The poll found that 66 percent of respondents over the age of 30 favored keeping Social Security “as is.” Despite concerns about the viability of Social Security, 62 percent of the so-called “Gen X-ers” (ages 30-39), frequently identified as a key constituency for President Bush’s privatization scheme, agreed.
The first WSJ/NBC News Poll conducted since the election offers scant support for President Bush’s assertion that he has “earned a mandate.” The poll, conducted by Hart/McInturff December 9-13, found that 41 percent of respondents think the country is “headed in the right direction,” while 46 percent agree that it is “off on a wrong track.” Bush failed to get a favorable majority for his job approval rating (49-44), while 51 percent disapproved of his handling of both the economy and foreign policy. He did get 51 percent approval for his handling of the war against terrorism, but the poll was conducted before most of the revelations of the Kerik debacle were reported.
As the President launches his campaign to privatize Social Security, the poll reports that only 35 percent of the respondents believe his election entails a ‘mandate’ for investing SS taxes in the private sector, while 51 percent say it does not. While 41 percent said they were “more confident” that the War in Iraq will come to a successful conclusion, 48 percent said they were “less confident” in that prospect. It appears that the only ‘mandate’ the President received in his 2 point margin of victory, if he wants to get anything done, is to move toward the political center.
According to the first national post-election survey of student participation in the 2004 election, the era of student apathy is over and the Democratic Party is the big winner. The poll, conducted by Schneiders/Della Volpe/Schulman from November 9-19, found that 77 percent of college students nation-wide said they voted on November 2nd, and they voted for John Kerry by a margin of 55-41 percent.
The poll also found that 62 percent of the respondents said they encouraged or helped someone else to vote, nearly double the figure for 2000. Interestingly, two-thirds of the respondents were registered in their home town. However, the third who were registered in their college’s towns turned out to vote at a slightly higher rate. John Kerry received a healthy majority of all student major groups, except those who majored in education, 51 percent of whom voted for Bush.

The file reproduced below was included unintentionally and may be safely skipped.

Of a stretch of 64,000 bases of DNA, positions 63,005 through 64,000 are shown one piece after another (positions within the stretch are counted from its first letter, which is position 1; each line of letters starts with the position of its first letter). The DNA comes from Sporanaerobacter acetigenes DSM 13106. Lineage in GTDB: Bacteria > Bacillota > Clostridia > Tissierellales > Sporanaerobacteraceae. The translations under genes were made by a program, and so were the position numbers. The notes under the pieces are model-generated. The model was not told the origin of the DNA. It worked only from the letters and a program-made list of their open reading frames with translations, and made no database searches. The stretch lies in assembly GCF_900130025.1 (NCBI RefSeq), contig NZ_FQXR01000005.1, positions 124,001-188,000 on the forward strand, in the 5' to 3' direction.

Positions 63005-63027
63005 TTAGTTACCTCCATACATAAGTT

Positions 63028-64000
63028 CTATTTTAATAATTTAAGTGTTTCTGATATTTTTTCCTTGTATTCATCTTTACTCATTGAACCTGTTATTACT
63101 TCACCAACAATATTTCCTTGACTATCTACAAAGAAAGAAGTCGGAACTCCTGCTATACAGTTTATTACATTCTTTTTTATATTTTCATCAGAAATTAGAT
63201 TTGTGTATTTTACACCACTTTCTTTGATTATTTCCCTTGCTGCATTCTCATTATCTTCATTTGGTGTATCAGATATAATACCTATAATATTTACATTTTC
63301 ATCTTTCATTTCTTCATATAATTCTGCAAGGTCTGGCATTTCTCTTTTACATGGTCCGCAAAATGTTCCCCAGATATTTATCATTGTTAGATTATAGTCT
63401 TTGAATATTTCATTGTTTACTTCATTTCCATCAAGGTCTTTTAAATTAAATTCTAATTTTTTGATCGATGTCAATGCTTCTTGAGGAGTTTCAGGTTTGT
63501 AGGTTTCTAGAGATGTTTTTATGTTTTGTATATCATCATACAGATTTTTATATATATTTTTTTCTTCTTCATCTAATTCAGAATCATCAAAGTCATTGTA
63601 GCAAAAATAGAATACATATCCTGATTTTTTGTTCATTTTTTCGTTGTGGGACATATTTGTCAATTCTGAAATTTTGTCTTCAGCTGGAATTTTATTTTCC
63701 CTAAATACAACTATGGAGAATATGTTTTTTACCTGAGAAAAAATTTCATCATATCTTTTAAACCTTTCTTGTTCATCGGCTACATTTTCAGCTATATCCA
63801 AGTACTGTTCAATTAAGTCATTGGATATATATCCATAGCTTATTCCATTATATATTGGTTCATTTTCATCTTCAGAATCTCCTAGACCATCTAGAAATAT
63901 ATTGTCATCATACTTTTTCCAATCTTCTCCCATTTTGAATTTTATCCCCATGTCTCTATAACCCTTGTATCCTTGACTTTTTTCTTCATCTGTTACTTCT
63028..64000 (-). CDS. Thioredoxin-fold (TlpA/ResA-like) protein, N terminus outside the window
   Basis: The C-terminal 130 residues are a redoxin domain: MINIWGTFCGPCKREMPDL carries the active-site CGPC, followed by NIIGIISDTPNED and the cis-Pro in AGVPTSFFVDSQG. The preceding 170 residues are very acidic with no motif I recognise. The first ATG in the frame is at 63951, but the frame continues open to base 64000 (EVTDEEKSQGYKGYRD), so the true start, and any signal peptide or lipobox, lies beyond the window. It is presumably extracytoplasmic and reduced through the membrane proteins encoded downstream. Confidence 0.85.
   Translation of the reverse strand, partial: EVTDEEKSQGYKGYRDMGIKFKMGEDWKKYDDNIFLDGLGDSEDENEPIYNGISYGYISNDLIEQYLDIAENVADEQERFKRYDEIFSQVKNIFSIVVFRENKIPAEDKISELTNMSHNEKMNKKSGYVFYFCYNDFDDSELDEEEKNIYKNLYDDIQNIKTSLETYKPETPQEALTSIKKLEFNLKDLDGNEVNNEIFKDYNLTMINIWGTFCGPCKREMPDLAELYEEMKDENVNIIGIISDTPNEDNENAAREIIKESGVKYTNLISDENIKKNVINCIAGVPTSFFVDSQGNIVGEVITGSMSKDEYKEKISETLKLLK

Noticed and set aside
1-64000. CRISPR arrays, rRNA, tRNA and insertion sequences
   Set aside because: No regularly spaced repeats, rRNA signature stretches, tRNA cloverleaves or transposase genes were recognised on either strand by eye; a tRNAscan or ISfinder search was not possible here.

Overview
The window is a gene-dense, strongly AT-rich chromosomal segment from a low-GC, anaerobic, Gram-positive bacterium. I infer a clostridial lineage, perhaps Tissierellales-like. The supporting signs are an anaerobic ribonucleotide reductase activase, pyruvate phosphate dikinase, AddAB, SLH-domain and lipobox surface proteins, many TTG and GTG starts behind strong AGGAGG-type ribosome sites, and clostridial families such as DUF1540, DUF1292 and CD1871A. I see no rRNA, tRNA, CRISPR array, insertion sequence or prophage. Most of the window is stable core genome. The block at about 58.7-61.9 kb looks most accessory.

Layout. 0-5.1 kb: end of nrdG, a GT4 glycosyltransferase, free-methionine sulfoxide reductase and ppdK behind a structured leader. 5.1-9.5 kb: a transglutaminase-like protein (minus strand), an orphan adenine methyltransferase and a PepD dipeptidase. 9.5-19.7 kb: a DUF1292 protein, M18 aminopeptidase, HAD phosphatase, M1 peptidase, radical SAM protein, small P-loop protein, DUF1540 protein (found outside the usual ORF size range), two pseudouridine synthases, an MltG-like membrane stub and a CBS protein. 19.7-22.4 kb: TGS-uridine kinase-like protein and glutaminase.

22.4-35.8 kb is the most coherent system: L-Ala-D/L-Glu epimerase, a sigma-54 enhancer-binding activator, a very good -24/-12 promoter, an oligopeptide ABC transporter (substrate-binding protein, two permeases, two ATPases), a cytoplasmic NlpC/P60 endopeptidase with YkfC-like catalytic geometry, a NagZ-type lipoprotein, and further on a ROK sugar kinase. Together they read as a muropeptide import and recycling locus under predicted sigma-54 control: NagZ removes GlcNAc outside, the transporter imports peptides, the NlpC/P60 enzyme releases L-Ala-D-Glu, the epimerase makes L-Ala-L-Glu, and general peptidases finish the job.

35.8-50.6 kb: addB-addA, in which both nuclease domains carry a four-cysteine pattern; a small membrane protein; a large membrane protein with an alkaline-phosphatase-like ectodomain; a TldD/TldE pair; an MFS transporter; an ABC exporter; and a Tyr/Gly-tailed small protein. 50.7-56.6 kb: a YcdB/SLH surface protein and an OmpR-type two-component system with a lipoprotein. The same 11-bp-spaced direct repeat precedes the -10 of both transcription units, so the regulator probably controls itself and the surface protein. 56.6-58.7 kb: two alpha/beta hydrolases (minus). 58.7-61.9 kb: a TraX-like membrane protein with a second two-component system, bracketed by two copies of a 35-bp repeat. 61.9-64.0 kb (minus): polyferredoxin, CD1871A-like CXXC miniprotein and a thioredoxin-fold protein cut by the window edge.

Democratic Leadership Council bigwigs Al From and Bruce Reed have an article in today’s Wall St. Journal, “Get the Red Out,” that rolls out a couple of fresh ideas for a Democratic resurgence. Along with their more predictable proposals and pot shots at Michael Moore and Joe Trippi, From and Reed propose a “Heartland Project,” which would include “family policies that give parents more time to raise their kids right,” a provocative idea that merits further exploration. They also advocate a new message strategy that gives more emphasis to the Democrats’ outsider status, as they “take up the reform mantle” and become “the party of change, protecting our principles, not our programs.” All Democrats may not be able to unite behind the DLC’s positions on Iraq policy, same-sex marriage and other issues, but Reed and From are thinking creatively about the Party’s future, and their ideas merit thoughtful consideration.
Journalism 101 professors should require their students to read an excellent article in the Sunday Washington Post, “The Anatomy of Myth: How did one exit poll answer become the story of how Bush won?”. The author, Dick Meyer, editorial director of CBSNews.com, shreds the argument that concern about declining ‘moral values’ was the pivotal determinant of the 2004 presidential election. Meyer notes that responses to “a single dodgy exit poll question” ranking ‘moral values’ as the most important priority for 22% of exit poll respondents over economy/jobs (20%), terrorism (19%) and Iraq (15%) became the basis for a media bandwagon based on lazy reporting and thin suppositions about the meaning of the term.
Meyer likens the term to a “Rorschach test” holding a multitude of meanings for different people, “not a discrete, clear political issue to be set next to taxes or terrorism.” Reporters seized on the exit poll responses to the catch-all question as proof that voters were reacting to same-sex marriage, late-term abortion and other cultural concerns of the religious right. Yet to many voters, moral issues include the war in Iraq, personal integrity of the candidates, patriotism or helping the poor. Had the term “moral values” been broken down into such categories in the poll, or had terrorism and Iraq been combined, the ranking would likely have been quite different. As Meyer concludes “the moral values doctrine has morphed from a simple poll finding to a grand explanatory theory to gospel truth. This contaminated strain of punditry needs to be eradicated before it spreads further.”
Progressives and Democrats seeking spiritual and intellectual nourishmant in the wake of the elections are invited to a grand buffet over at The Nation Online, where 25 writers and activist share their recipes for Democratic victory in “Looking Back, Looking Forward: A Forum.” Contributors include Robert Coles, Eric Foner, Susannah Heschel, Noam Chomsky, Medea Benjamin, Dan Carter, Theda Skocpol, Jonathan Kozol and other cutting-edge luminaries. The writers address a range of hot topics, including coaltion-building, faith and politics, ballot reform, candidate development, winning the Latino vote, broadening moral awareness, mobilizing to end the war in Iraq and educational reform, to name just a few issues of current concern.
In addition to the forum, The current online edition of The Nation features interesting posts on political strategy by editor Katrina Vanden Heuvel and Robert Borosage, James K. Galbraith, Robert Scheer and David Corn.